In the popular ‘80s movie The Goonies, the character Chunk is taken prisoner by the bank-robbing Fratelli gang, who are on the lam and hiding in an abandoned seaside restaurant. When Francis Fratelli (brilliantly played by Joe Pantoliano), the more sociopathic of the two Fratelli brothers, holds Chunk’s hand over a running blender’s blades and says, “I want you tell us everything . . . everything [about the location of your friends] . . .” (who are going to find the police), Chunk relents, spilling the beans…sort of:
“Okay, Okay, I’ll talk…in third grade I cheated on my history exam. In fourth grade I stole my Uncle Max’s toupee and glued it on my face when I played Moses in my Hebrew school play. In fifth grade . . .”
This scene popped into my head when I began reading Shira Hirschman Weiss’ rather depressing blog in the Huffington Post. In her recent “My Kindergarten Teacher Almost Ruined ‘Feminism’ for Me,” blog post, Weiss comes off a little like Chunk, rambling on about how, at five, she was mistreated by a stern (and clearly not very nice) teacher and that this mistreatment caused her a lifetime of anxiety and mistrust of feminists.
Weiss’ blog starts off with the Dickensian image of her as a tiny, five-year-old cleaning the cruel teacher’s paintbrushes. Weiss writes, likely with a bit of exaggeration, that she “spent the day washing” the paintbrushes and that despite spending her entire day at the sink, she was never able to meet the teacher’s approval, adding parenthetically “(in any way)” and was “always being sent back to the sink, missing outdoor time with the other kids.”
Weiss also details the verbal abuse she suffered, writing that the teacher called her “weird” and questioned, presumably within earshot, whether Weiss suffered from “mental retardation.” She says overall, the teacher “made it clear that she felt I was hopeless.”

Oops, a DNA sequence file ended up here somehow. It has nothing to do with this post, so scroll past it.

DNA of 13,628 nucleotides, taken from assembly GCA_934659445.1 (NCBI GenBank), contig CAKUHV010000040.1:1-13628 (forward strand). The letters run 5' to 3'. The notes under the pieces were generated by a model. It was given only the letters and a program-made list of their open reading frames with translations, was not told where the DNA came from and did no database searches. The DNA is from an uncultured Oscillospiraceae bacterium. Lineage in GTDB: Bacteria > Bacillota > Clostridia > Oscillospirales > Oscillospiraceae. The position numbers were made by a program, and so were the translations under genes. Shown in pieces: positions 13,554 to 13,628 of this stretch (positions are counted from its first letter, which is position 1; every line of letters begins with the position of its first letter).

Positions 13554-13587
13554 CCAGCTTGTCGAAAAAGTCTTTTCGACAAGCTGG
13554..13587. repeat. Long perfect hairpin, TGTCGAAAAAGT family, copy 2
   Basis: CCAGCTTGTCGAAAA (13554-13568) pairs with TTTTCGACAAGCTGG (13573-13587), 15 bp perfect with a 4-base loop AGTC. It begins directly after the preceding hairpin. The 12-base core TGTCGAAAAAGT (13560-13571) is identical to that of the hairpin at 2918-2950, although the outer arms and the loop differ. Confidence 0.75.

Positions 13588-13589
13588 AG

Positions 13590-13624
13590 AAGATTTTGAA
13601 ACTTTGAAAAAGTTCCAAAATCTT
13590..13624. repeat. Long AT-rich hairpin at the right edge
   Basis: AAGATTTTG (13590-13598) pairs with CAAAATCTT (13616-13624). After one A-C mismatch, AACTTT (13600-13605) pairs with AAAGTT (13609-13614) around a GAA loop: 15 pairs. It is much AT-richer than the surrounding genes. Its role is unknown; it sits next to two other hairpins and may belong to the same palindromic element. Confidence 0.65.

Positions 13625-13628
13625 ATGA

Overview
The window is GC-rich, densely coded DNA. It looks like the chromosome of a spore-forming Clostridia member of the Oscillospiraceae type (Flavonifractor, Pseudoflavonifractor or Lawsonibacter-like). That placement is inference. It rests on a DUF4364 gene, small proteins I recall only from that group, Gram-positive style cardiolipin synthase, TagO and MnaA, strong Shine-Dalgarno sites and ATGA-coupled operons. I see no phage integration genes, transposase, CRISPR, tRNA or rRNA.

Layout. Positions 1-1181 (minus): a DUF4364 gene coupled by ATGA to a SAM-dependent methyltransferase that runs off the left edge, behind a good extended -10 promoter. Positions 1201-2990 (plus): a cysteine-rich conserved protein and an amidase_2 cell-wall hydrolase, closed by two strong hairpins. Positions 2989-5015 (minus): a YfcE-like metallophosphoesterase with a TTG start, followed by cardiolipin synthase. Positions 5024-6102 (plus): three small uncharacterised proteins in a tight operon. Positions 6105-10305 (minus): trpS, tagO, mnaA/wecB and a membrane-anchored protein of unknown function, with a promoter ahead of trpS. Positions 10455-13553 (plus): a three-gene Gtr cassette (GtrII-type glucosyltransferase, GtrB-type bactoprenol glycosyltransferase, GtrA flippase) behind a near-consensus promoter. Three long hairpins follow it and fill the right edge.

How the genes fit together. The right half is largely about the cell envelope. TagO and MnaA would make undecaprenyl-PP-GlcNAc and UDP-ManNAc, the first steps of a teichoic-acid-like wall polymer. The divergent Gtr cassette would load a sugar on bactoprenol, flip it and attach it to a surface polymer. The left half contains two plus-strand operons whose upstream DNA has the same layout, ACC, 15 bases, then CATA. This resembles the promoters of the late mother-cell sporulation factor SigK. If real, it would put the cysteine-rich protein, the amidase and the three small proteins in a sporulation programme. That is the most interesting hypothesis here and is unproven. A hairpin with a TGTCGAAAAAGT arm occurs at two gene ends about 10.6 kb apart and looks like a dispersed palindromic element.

This is tough to read and a sad commentary on the lack of kindness, empathy, professionalism, and basic manners on the part of this teacher (that, sadly, was probably more common decades ago). There’s no arguing that this teacher was abusive and Weiss understandably has had to work through these feelings of inadequacy for years. Yet, the connection to feminism and Weiss’ later suggestion that others share her distrust of feminists for similar reasons (having one bad experience with one feminist) ignores the real problems in the feminist movement.
Weiss writes she often felt nauseous when hearing the word “feminists” because this abusive teacher was a well known feminist in the town: “In our tight-knit community, she was known for advocating rights for religious Jewish females.” She’s since moved beyond her reactionary fear, but ponders if others have a similar, misunderstood Pavlovian association with the term:
There is a sort of negative association in some people’s minds and we don’t always know the psychological roots. Perhaps their parents snickered at an “eccentric” neighbor whose intentions were ahead of her time. Or perhaps, like me, a person attached to important and good work had some glaring faults and a truly negative impact on them personally.
It’s natural to take one’s own experiences and assume others share it, but in this case, there are a lot of other reasons that many women (and men) are put off by the modern feminist movement that have nothing to do with a specific negative association or experience.
Many modern women simply don’t relate to the mainstream feminists narrative that the world (and mostly America) is overwhelmingly hostile to women. Many women don’t see men as the enemy or feel that women are at a disadvantage and must constantly battle against a patriarchal system that seeks to make them second class citizens, pay them less, ignore their contributions to society and generally make their lives a living hell. They see the vulgarity and profanity that laces events like the Women’s March and want no part of it.
In fact, according to a recent Vox poll, eighty-two percent of American women don’t identify as feminists. Perhaps these women also had vicious teachers who also happened to be feminist leaders in their communities. But something tells me the modern feminists’ message deserves more of the blame.